Any suitable polymer material for use as an outer layer can be used at the outer tubular member 16, dependent upon the desired characteristics and processing technique. Examples of some suitable materials include, but are not limited to, polymers such as polyoxymethylene (POM), polybutylene terephthalate (PBT), polyether block ester, polyether block amide (PEBA), fluorinated ethylene propylene (FEP), polyethylene (PE), polypropylene (PP), polyvinylchloride (PVC), polyurethane, polytetrafluoroethylene (PTFE), polyether-ether ketone (PEEK), polyimide, polyamide, polyphenylene sulfide (PPS), polyphenylene oxide (PPO), polysufone, nylon, perfluoro (propyl vinyl ether) (PFA), polyether-ester, polymer/metal composites, etc., or mixtures, blends or combinations thereof. One example of a suitable polyether block ester is available under the trade name ARNITEL, and one suitable example of a polyether block amide (PEBA) is available under the trade name PEBAX®, from ATOMCHEM POLYMERS, Birdsboro, Pa. One example of a suitable polyoxymethylene (POM) is Delrin™ commercially available from Dow Chemicals.
As suggested above, in some embodiments, a plurality of outer tube segments made of polymer, often times having different flexibility characteristics. For example, as shown in
When outer tubular member sections are assembled upon the catheter shaft 11, the physical properties, lengths of the individual, or combination of segments, are transferred to the catheter shaft to give a desired flexibility to that region. The physical properties of the inserts, especially flexibility, may be adjusted through varying the materials comprising the segments. Any suitable polymer material can be used for each of the outer tube segments, depending upon the particular flexibility characteristics desired. Typically, the segments of the outer tubular member are manufactured with selected physical properties to give a desired durometer as a measure of flexibility.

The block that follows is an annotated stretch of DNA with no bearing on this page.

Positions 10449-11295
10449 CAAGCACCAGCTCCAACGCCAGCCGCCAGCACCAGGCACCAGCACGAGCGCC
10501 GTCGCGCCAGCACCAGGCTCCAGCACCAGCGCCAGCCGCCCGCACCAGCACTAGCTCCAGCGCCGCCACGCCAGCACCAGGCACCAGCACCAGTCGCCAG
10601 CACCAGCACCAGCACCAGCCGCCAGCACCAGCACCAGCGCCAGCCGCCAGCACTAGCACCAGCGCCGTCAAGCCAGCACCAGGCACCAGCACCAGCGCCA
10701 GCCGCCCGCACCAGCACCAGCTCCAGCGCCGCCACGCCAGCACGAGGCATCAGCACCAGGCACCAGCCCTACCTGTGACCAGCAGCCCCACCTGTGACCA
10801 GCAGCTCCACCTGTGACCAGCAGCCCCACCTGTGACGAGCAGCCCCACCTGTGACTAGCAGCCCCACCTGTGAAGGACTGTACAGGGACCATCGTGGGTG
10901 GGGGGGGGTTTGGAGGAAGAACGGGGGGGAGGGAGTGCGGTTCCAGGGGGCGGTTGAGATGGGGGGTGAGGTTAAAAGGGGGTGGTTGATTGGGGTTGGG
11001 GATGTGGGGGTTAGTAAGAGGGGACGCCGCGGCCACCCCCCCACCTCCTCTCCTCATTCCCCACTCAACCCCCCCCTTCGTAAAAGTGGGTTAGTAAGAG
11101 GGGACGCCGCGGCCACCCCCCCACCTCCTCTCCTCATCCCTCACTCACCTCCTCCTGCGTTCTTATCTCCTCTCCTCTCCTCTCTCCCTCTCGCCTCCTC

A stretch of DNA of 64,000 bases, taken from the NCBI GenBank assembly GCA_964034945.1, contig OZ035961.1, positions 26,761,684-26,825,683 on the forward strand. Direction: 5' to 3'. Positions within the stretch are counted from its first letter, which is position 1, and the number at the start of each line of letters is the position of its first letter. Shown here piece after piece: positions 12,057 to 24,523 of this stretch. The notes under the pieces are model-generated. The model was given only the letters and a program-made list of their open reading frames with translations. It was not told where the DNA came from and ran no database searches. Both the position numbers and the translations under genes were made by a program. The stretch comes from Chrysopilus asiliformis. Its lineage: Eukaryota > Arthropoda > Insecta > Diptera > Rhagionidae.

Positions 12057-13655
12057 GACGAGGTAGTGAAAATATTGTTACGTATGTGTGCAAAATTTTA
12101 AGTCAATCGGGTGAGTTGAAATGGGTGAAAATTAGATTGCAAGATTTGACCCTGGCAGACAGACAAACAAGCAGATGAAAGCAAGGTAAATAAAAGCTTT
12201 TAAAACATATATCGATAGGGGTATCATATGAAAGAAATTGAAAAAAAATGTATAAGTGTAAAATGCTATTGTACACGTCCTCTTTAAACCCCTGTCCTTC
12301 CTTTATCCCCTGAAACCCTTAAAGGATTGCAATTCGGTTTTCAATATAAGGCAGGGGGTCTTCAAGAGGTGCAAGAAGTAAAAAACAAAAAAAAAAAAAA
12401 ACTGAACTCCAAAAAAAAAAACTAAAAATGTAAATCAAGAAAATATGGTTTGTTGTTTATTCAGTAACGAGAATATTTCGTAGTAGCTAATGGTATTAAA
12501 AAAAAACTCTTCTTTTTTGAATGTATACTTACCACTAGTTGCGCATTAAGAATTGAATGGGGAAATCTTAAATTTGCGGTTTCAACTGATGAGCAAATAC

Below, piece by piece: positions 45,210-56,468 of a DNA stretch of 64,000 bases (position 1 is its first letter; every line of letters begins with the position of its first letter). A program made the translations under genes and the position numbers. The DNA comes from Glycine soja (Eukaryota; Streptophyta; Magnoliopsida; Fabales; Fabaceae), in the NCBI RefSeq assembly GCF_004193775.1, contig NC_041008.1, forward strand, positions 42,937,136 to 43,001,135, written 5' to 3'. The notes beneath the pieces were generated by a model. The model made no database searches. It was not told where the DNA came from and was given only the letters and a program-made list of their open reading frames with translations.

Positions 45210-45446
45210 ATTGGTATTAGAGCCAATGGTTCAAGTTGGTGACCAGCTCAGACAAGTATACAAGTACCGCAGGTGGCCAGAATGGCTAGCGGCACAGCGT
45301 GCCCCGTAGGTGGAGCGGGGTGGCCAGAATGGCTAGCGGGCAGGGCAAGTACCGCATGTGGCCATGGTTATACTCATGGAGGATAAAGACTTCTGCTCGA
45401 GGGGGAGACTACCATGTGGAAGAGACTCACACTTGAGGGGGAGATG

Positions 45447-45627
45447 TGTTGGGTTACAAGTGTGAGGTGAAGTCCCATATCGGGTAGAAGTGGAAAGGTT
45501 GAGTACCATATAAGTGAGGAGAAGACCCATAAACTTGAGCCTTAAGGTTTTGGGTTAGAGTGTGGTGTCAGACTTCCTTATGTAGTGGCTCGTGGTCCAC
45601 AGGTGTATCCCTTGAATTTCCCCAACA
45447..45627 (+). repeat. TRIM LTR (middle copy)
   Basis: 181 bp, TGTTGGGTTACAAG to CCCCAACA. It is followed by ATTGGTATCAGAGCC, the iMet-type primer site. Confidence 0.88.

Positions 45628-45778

For one example, the segments can be comprised of nylon, polyether block amide (PEBA), or a blend of the two. In some embodiments, the PEBA polymer used to form the segments is PEBAX®, available from ATOMCHEM POLYMERS, Birdsboro, Pa. The material of the segments may be blended with a liquid crystal polymer (LCP), for example about 5% LCP. This has been found to enhance torqueability. The tubular segments 59, 51, 53, 55, and 57 can also be made from various performance grades of polyether-ester for example polyether-esters available under the tradename ARNITEL or HYTREL. In order to modify the performance (e.g., flexibility) of the segments, property-enhancing additives may be blended with the PEBA or polyether-ester in order to achieve the desired performance characteristics for the individual segments. Using the various grades of PEBA or polyether-ester, an outer tubular member segments may be created having a durometer on the order of 5–90 D. In preferred applications, segments are on the order of 25–72 D.
In one embodiment, outer tubular segments 51, 53, 55, 57, and 59 can be disposed over the distal portion of the catheter shaft, with each subsequent more distal insert having a lower durometer in order to produce a shaft which continues to become more flexible, distally terminating in a soft distal tip 28. The following is one example embodiment of such a construction.